Welcome to Fiction Forge Indy! We are a group of four writers in Indianapolis that love to talk about anything that has to do with writing. We all met at the Indiana Writers Center and come from four very different backgrounds with interests in Fantasy, Mystery, Humor, Romance, and Historical Fiction. Prepare to be informed and entertained! Oh --and by the way, we hope you share your thoughts on the craft of writing, too.
Sunday, September 15, 2013
I know who you are, Ms. Rosetti...
Heather’s recent post had me wondering, once again,
how to answer the question: why do writers write, despite the struggle to put
it all down into words in a uniquely ‘me’ way, while warding off –or is it
hoodwinking-- self-doubt that knows just where to stab, and when. And then we weather
the endless revisions largely based on the firm advice from our peers as the critical
eye, either theirs or ours, is always upon us every step of the way…that wiser
and clever serial killer, self-doubt, still stalking every bloodied page that
we turn. I feel Heather's pain. We all do, I would hope.
Actually, Heather’s question is the same ageless
question of why an artist does art. Pick your favorite philosophical reasoning,
for it’s all been said before, divvied up across the human horizon side by side
like books on a shelf: to teach, to transcend, to evolve, to connect, to interpret,
to express, to create, to kill, to market…to make art for art’s sake. In
reality, it might be a mix of reasons. By the time my WWII piece has been revised a half dozen times, I will have created a unique story that transcends a little known sub-world in Berlin...and I will publish, and then I will market. I am still an artist, because I scrutinize: I will not publish junk. If I do not publish, it is because my art is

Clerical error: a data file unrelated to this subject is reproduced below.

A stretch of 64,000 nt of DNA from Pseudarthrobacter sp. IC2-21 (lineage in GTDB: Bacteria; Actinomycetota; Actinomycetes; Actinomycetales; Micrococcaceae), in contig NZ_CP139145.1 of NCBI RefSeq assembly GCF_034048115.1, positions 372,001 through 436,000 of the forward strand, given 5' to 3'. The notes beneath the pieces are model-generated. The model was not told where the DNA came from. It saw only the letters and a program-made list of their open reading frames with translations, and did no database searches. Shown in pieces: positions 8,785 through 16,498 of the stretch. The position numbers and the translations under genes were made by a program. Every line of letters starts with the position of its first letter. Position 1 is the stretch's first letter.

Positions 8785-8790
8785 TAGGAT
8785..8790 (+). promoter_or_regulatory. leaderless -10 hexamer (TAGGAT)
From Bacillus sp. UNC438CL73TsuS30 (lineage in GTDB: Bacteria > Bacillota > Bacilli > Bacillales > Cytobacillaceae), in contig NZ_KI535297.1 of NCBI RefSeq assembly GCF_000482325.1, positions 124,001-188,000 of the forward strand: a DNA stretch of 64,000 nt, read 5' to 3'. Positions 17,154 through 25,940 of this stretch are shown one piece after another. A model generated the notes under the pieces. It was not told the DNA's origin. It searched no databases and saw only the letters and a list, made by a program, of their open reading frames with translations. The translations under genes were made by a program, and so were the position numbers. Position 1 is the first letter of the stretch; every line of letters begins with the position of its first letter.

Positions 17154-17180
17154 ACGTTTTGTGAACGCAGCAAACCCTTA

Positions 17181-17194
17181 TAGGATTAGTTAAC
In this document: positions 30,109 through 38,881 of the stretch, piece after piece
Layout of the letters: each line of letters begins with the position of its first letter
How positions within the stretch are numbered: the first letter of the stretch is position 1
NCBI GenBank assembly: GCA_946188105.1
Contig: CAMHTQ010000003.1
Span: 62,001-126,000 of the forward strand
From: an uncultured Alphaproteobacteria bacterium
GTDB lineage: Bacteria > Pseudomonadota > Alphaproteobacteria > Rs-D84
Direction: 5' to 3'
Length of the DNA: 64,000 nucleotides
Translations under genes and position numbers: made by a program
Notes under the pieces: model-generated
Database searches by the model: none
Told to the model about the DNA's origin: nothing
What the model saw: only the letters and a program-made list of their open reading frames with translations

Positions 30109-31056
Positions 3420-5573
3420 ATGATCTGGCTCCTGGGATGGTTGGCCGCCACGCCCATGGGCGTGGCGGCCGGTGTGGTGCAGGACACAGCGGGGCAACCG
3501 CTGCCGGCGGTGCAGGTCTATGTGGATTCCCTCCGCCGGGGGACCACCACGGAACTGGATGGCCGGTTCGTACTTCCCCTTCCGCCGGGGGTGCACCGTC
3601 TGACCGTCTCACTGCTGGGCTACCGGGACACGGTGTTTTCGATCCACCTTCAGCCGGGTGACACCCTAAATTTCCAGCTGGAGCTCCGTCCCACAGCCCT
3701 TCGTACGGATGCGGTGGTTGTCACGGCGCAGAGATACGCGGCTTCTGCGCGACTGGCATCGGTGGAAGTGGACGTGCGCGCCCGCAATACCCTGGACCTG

not satisfying to me.
What propels us writers to become authors? In a previous post or two, I have eluded to fear as
one particular driving force that keeps me writing. I don’t fear not having ideas; I fear not getting
them down on paper – and in enough time before some other author thinks of it
first or before I see a similar story conjured in script and hitting the silver
screen. By the way, I didn't want to get into the melee of "professional writer versus hobbyist", but I must say that that is what I think separates us: Time. As a passionate writer and professional artist, I feel like I am fighting against time, while it seems a hobbyist
does their art irrespective of time. I might be wrong on this, but if you read
Keith’s comment on Heather’s post, you will see how time is a very important ingredient
in the creation of our art. A hobbyist loves the art of writing as much as any
professional writer loves the art. The difference may be just a factor of time
and how we use it. You see? No blood need be drawn.
Back to fear.
I also fear ‘ordinary’, as in not having the talent
to create a unique story or character. Conventional writing is fine if what is
written is a new fact or conveys an interesting point of view to an old fact.
Conventional writing is not art within itself, however; it’s more like a
medium. I’ve got to say this, and I have always felt this way: If my writing
style is not beyond conventional, or my plot or characters are typical, then I
will cease to write. I will move on to something else. I will gravitate towards
my science, perhaps, and focus the rest of my life solely on discovery or
technical advice through my worn yet sweat-resilient Purdue science degree. I do what I say; I am a pretty
damn good scientist. Most of my friends and family know me, The Scientist, and
will remember me, The Scientist.
That's fine, but I want to be known as a writer. I want to be
remembered as an artist.
I want to write a fascinating story that only I created. And then I
want to do it all over again. I want to leave something behind for others to read
and, perhaps, wonder who I was and how I came up with such an odd, if clever, story. What were his
demons, I'd want them to ask. What drove this man to write such an extraordinary piece, and...?
Did he write more?
"To-morrow," said they,
strong with hope,
And dwelt upon the pleasant way:
they, one and all,
While no one spoke of yesterday.
Their life stood full at blessed
I, only I, had passed away:
"To-morrow and to-day,"
I was of yesterday.”
Unless, that is, I have written a fine book, uniquely mine…uniquely